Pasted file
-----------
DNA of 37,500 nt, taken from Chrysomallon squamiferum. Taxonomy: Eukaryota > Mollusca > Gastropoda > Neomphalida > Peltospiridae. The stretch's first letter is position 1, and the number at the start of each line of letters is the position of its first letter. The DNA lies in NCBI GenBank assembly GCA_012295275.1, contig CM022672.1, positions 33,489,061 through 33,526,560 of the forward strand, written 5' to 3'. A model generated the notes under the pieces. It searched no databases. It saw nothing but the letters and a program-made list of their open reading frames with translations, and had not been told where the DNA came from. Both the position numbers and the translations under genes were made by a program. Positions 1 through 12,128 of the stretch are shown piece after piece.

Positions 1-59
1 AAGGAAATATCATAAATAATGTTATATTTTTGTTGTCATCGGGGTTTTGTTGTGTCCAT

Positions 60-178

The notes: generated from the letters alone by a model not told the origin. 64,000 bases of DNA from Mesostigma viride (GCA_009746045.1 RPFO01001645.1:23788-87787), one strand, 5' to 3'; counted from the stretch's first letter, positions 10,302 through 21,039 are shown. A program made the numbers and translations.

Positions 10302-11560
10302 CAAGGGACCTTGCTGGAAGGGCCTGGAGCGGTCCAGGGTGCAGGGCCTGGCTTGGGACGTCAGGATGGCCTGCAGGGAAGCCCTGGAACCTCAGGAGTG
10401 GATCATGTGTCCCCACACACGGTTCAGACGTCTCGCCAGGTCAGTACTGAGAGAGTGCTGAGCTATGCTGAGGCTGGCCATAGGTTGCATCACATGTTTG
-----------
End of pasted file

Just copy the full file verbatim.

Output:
DNA of 37,500 nt, taken from Chrysomallon squamiferum. Taxonomy: Eukaryota > Mollusca > Gastropoda > Neomphalida > Peltospiridae. The stretch's first letter is position 1, and the number at the start of each line of letters is the position of its first letter. The DNA lies in NCBI GenBank assembly GCA_012295275.1, contig CM022672.1, positions 33,489,061 through 33,526,560 of the forward strand, written 5' to 3'. A model generated the notes under the pieces. It searched no databases. It saw nothing but the letters and a program-made list of their open reading frames with translations, and had not been told where the DNA came from. Both the position numbers and the translations under genes were made by a program. Positions 1 through 12,128 of the stretch are shown piece after piece.

Positions 1-59
1 AAGGAAATATCATAAATAATGTTATATTTTTGTTGTCATCGGGGTTTTGTTGTGTCCAT

Positions 60-178

The notes: generated from the letters alone by a model not told the origin. 64,000 bases of DNA from Mesostigma viride (GCA_009746045.1 RPFO01001645.1:23788-87787), one strand, 5' to 3'; counted from the stretch's first letter, positions 10,302 through 21,039 are shown. A program made the numbers and translations.

Positions 10302-11560
10302 CAAGGGACCTTGCTGGAAGGGCCTGGAGCGGTCCAGGGTGCAGGGCCTGGCTTGGGACGTCAGGATGGCCTGCAGGGAAGCCCTGGAACCTCAGGAGTG
10401 GATCATGTGTCCCCACACACGGTTCAGACGTCTCGCCAGGTCAGTACTGAGAGAGTGCTGAGCTATGCTGAGGCTGGCCATAGGTTGCATCACATGTTTG